“Music has always been a huge part of my life.”
By Dominic McHugh
July 30, 2009
Reprinted with PermissionREAD THE INTERVIEW IN FRENCH IN A POP UP WINDOW
We’re a couple of weeks into the BBC Proms now, but the excitement doesn’t stop. Next week, the BBC Philharmonic takes to the stage for two contrasting programmes, the second of which includes a concert of music with an Italian theme in tribute to the orchestra’s Principal Conductor, Gianandrea Noseda.
The centrepiece of the concert is a two-aria performance by American mezzo-soprano Vivica Genaux, who has been dazzling audiences the world over with her baroque and bel canto performances. She’ll be singing two arias by Rossini: Angelina’s thrilling rondo-finale from La Cenerentola and Malcolm’s ‘Mura felici’ from La donna del lago. Genaux’s Proms debut is an important event for the mezzo, who I caught up with in advance of her appearance to ask about her preparations for the concert, as well as her forthcoming Vivaldi recordings.
To start, Genaux elaborates on the challenge of coming onstage and singing just two showcase arias, rather than a longer, mixed programme: ‘It used to be quite difficult for me because I was more accustomed to singing entire operas. The energy and concentration one uses for a concert are quite different, and I used to watch a lot of sports on TV to see how athletes prepared themselves for different events. A lot of sporting events like figure skating, skiing and track have athletes preparing for both longer programmes or courses, versus shorter, more technically intense events.
‘Singing an opera takes the strategy of a longer marathon where you are working with prolonged concentration and endurance, short bursts of sprinting and moments where you’re still working but saving energy for the next sprint. Singing a concert seems more like Super G where you’re working with as much technical precision as possible right out of the gate. Having added many more concerts to my schedule in the past few years I’ve become much more comfortable with this, and really enjoy it.’
Rossini is one of the three main parts of her repertoire, along with the baroque and classical periods. How does performing this type of music compare to the earlier repertoire that she regularly performs? ‘I don’t really have an extensive classical repertoire,’ she contends, ‘though I’ve been adding to it this season. Rossini and baroque tend to be my main focus points, and I feel they complement one another very well. The roles I sing in baroque music are typically ones written for castrati, and I most often play the part of the young hero. This is generally the same kind of role I find myself playing in the Rossini operas as well, as he composed many, many of the young heroic roles for the mezzo-soprano voice. The range is very comparable to what I would be singing in baroque, often with a two and a half octave extension, and with a lot of flexibility in ornamentation and interpretation so by the time you’ve prepared a role you feel like it’s been created especially for you. Really “haute-couture” music!’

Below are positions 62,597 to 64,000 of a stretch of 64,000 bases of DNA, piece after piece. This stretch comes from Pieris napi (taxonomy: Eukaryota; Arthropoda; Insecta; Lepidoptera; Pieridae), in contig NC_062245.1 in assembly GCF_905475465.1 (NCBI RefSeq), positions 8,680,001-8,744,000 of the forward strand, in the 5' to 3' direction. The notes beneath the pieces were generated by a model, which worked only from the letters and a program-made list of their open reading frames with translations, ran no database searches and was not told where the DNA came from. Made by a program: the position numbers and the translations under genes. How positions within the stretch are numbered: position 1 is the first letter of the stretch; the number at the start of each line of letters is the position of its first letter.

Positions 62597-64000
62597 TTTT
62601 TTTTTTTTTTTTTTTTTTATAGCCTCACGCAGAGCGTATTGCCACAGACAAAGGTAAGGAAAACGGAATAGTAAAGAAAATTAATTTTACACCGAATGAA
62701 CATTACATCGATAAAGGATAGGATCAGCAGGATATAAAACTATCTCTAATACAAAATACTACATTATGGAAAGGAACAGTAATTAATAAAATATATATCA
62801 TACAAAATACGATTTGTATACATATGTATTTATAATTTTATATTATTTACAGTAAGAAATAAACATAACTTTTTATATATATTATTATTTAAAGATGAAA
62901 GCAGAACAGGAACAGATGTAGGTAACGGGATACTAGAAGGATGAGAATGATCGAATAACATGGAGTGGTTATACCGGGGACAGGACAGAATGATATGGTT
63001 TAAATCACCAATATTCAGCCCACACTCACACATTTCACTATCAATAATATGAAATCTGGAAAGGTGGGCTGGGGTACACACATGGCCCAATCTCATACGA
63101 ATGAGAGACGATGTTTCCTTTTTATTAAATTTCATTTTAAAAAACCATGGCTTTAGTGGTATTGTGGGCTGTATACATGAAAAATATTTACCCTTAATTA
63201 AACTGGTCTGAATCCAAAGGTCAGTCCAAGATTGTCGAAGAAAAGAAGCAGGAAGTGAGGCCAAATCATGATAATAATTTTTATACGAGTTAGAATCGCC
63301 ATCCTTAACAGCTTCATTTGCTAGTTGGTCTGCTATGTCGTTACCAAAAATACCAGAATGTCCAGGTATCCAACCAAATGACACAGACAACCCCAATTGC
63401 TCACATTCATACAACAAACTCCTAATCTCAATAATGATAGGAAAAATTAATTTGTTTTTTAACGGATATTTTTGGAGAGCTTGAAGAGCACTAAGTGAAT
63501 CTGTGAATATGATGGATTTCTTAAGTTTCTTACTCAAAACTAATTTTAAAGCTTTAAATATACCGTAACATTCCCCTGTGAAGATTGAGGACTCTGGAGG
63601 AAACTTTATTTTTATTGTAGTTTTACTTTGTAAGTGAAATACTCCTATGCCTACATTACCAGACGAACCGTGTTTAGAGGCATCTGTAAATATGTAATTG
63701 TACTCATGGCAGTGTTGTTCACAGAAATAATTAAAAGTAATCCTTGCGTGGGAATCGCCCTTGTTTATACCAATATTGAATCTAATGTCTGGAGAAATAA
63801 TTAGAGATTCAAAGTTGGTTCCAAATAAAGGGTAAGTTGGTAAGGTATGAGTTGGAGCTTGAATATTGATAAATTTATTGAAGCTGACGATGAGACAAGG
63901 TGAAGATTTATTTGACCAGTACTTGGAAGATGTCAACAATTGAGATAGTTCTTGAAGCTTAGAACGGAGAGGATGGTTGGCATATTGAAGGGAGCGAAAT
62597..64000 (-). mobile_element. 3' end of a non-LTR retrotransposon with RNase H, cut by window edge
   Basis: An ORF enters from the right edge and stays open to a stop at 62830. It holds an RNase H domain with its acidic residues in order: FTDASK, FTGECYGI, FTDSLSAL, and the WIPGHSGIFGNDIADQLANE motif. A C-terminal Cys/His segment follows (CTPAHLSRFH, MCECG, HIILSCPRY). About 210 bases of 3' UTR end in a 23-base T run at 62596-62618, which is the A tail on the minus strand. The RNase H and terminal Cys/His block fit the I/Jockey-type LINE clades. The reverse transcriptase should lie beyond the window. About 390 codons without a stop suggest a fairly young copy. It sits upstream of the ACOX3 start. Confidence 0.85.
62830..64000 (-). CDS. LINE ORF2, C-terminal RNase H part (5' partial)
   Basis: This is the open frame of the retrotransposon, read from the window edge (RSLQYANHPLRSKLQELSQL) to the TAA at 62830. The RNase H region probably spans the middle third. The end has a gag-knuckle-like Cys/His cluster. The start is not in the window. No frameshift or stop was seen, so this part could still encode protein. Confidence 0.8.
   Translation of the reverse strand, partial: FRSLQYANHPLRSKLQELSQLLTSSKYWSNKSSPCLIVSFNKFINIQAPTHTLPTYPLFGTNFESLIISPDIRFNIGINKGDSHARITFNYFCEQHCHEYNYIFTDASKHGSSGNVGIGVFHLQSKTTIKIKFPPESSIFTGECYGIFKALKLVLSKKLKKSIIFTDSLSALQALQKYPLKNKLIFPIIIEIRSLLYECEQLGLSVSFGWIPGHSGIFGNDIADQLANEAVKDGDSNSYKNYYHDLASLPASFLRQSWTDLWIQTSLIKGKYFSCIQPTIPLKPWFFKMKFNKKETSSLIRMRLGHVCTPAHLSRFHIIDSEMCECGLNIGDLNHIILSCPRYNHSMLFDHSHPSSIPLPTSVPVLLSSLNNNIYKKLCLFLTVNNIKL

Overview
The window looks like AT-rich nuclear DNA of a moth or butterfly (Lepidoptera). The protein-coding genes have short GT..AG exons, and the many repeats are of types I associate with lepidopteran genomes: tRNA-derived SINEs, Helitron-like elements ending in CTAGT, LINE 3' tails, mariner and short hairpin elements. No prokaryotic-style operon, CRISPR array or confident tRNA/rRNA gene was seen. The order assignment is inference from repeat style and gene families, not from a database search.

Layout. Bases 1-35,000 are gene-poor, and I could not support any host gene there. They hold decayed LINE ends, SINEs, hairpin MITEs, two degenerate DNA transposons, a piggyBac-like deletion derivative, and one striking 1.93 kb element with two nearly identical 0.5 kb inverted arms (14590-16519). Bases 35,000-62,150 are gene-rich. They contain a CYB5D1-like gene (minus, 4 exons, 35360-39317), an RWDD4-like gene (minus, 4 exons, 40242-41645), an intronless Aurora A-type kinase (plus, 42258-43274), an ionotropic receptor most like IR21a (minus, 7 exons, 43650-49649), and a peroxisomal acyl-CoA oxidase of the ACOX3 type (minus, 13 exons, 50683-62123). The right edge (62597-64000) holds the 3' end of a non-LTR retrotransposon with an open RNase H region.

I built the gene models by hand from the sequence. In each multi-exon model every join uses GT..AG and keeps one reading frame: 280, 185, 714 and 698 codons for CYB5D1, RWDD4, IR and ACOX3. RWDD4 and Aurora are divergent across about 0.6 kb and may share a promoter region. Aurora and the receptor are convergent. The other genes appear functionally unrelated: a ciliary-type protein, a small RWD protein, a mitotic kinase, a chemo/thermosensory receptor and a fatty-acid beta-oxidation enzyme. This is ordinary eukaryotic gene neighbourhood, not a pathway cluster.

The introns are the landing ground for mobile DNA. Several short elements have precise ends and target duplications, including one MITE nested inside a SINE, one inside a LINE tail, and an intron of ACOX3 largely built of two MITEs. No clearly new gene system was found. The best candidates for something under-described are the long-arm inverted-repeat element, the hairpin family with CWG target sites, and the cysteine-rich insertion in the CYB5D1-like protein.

Showing off a strong technique is clearly the main aim of ‘Non piu mesta’, but does she think there’s also a dramatic point to be made in this aria? ‘Oh, there’s definitely a very strong dramatic point in this aria for me,’ she says. ‘I have learned so much from the character of Angelina, her steadfastness, her altruism. There is so much antagonism in today’s society; people concerned more with criticising and attacking others than with addressing their own shortcomings. I find Angelina to be a great refuge from that. This aria for me is a confirmation of the existence of karma, the wonderful feeling that if you truly give your best every single day, remain true to yourself and treat others with compassion, you will find joy.’
‘Mura felici’ is more serious and introverted: does she change anything about her manner of singing or the colour of her voice when performing this aria, compared to ‘Non piu mesta’? ‘While “Nacquì all’affanno” represents the joyful culmination of an entire opera for Angelina, Malcolm in “Mura felici” is just beginning his journey,’ says Genaux. ’It is much more introspective and full of longing, and I do think the colour of the voice reflects that. I don’t think it’s anything one does consciously; it comes from the text itself and just being in the character.’
Genaux is looking forward to working with Gianandrea Noseda. ‘This will be my first performance with Mo. Noseda, and I am thrilled to be working with him. I first met him in Pittsburgh where he often conducts the Pittsburgh Symphony. He invited me to perform Rossini’s La Cenerentola with him at the Stresa Festival in Italy this year, as well as this concert for the Proms. From the performances I have seen him conduct, I find he has a remarkable attention and understanding of the voice, and I am really looking forward to this collaboration.’
The Proms is one of the world’s biggest festivals, and the Royal Albert Hall is an enormous venue: is the scale of the concert intimidating? ‘Generally I don’t pay too much attention to the scale of the hall in which I am working, as I can’t let it affect my approach to my performance. I usually enjoy smaller venues a lot more because I feel more connected to the audience. I have seen many of the Proms concerts on television, though, and the audience seems to have a special energy which I am excited to experience!’
Genaux’s love of music has been with her almost since birth. ‘Music, dance and the arts in general have been a part of my life since I can remember,’ she says. ’My father had an extensive record collection which he listened to constantly. Living in a small log-cabin, when he was listening to Bruckner, Mahler, Beethoven, Mozart, we all listened! It was a great education for me even though I only discovered the names and composers of those familiar works years later when I was studying music at Indiana University. I played violin for nine years, danced ballet, modern, jazz, sang in every kind of vocal ensemble imaginable and fell madly in love with ABBA when I was 12 – music has always been a huge part of my life.’